The Government in the United Kingdom has set out long-delayed plans on how checks on food imports will work.

The draft Border Target Operating Model was developed with the Scottish and Welsh Governments. A six-week consultation period is now open, with the final version being published later this year.

UK exporters to the European Union have faced checks since January 2021, after the UK left Europe.

Key dates
The introduction of the model will be phased in over a year-long period beginning in October this year. 

October 31 will see the introduction of health certification on imports of medium-risk animal products, plants, plant products, and high-risk food and feed of non-animal origin from the EU. Authorities will be notified of products that may pose a higher risk of entering the country, allowing targeted checks on items of concern.

Beginning at the end of January 2024, documentary and risk-based identity and physical checks on medium-risk animal and plant products and high-risk food and feed of non-animal origin from the EU will start. Safety and security declarations for EU imports will come into force on Oct. 31, 2024. 

The proposed model aims to prevent delays at the border through a reduction in physical checks for many goods, and by ensuring that controls take place away from ports where this is needed. The risk-based model will use data and technology to simplify and streamline import trade processes.

The UK Government said the system will deliver food that is safe to eat whilst maintaining security of supply for consumers and help disrupt criminal activity. 

Richard Benyon, Biosecurity Minister, said: “It is vital that we have strong border controls in place. Invasive diseases could cost our farms and businesses billions of pounds, threaten our food safety and break confidence in UK exports around the world.” 

Susan Jebb, chair of the Food Standards Agency (FSA), said the authority supported the introduction of risk-based controls on food coming into the UK from the EU.

“We also welcome an imports regime that is consistent for food and feed whether it comes from the EU or the rest of the world. It is vital that inspectors at ports can act where the data or other intelligence suggests there might be a risk. Inspectors need complete and timely information about food and feed coming into the UK so that checks and sampling at the border can be conducted as efficiently and as effectively as possible,” she said.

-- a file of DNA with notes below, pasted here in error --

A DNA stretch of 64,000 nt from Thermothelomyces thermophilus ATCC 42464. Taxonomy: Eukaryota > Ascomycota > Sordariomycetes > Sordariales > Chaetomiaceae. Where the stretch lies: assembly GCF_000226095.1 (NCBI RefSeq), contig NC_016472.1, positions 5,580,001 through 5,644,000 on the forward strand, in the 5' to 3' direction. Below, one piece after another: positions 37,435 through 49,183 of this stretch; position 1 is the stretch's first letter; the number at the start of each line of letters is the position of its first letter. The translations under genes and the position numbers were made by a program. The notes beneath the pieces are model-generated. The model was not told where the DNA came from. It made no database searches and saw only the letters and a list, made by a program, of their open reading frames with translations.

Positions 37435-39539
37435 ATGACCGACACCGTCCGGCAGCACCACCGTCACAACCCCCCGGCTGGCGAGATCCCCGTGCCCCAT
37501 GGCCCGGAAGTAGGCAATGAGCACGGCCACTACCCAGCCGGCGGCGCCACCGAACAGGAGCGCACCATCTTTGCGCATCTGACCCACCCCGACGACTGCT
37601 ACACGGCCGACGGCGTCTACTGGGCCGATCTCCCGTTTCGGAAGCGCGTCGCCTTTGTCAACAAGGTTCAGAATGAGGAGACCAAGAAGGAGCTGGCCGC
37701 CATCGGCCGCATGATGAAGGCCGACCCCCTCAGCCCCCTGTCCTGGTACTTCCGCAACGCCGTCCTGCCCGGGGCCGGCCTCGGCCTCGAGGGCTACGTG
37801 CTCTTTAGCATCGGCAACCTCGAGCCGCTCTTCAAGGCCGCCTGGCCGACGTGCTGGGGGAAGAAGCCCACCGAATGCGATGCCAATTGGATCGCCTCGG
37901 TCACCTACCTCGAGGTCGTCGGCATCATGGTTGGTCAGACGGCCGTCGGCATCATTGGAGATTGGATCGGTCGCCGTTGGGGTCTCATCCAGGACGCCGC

Largely positive response
New checks and controls will be introduced for Irish goods moving from Ireland directly to Great Britain as part of the Windsor Framework. 

A spokesperson for the Fresh Produce Consortium said it supports the long-awaited publication of the draft model.

“We will work with the UK Government to facilitate responsible companies in the fresh produce, flower, and plant sector to utilize their expertise to the best effect to maximize efficiency, food safety, and biosecurity.”

Lizzie Wilson, National Pig Association chief executive, said it was a long overdue but welcome development.

“After so many delays, the government must now ensure the timetable does not slip any further. The government’s failure to implement proper checks on imports coming into the country has been unacceptable and the lack of checks has clearly exposed the UK to a greater risk of a devastating African swine fever outbreak.”

Nichola Mallon, head of trade at Logistics UK, said the business will need as much time as possible to prepare for a new trading regime. “As always, the devil will be in the details in the new proposals, and it is vital that the government and business continue to test the model to ensure it is fit for purpose.” 

However, the Cold Chain Federation said the plans were a “massive disappointment.”

“They solve none of the real risks facing our post-Brexit food supply chains and will exacerbate shortages on the shelf and food inflation. When plans to bring in controls starting from July 2022 were canceled, we were promised a fundamentally new approach to how the UK would manage its border, that is not what this proposal is. None of the fundamental problems have been solved and businesses have nowhere near enough time to prepare,” said Shane Brennan, the group’s chief executive.

“Overall, exporting products such as meat and dairy from the EU into the UK will be more expensive, slower, and more complicated. We have to expect that many EU-based food exporters will take one look at these proposals and decide to cease supplying UK customers.” 

The Chartered Institute of Environmental Health (CIEH) said the focus needs to be more on the regime for Sanitary and Phytosanitary (SPS) checks.

“Government officials have had much to say about regulatory burdens not being too onerous on businesses in the new regime, but there’s much less being said about the planned effectiveness and capability of it when it comes to SPS checks. To focus so heavily on reducing burdens for business and keeping traffic moving, as opposed to talking more about having a better regime of checks that are fit for purpose, is another imbalance in what I’ve read so far. Sensible checks not only keep us safe, but they also support good businesses from being undercut by unscrupulous competitors,” said Helen Buckingham, chartered EHP and regulatory policy expert.

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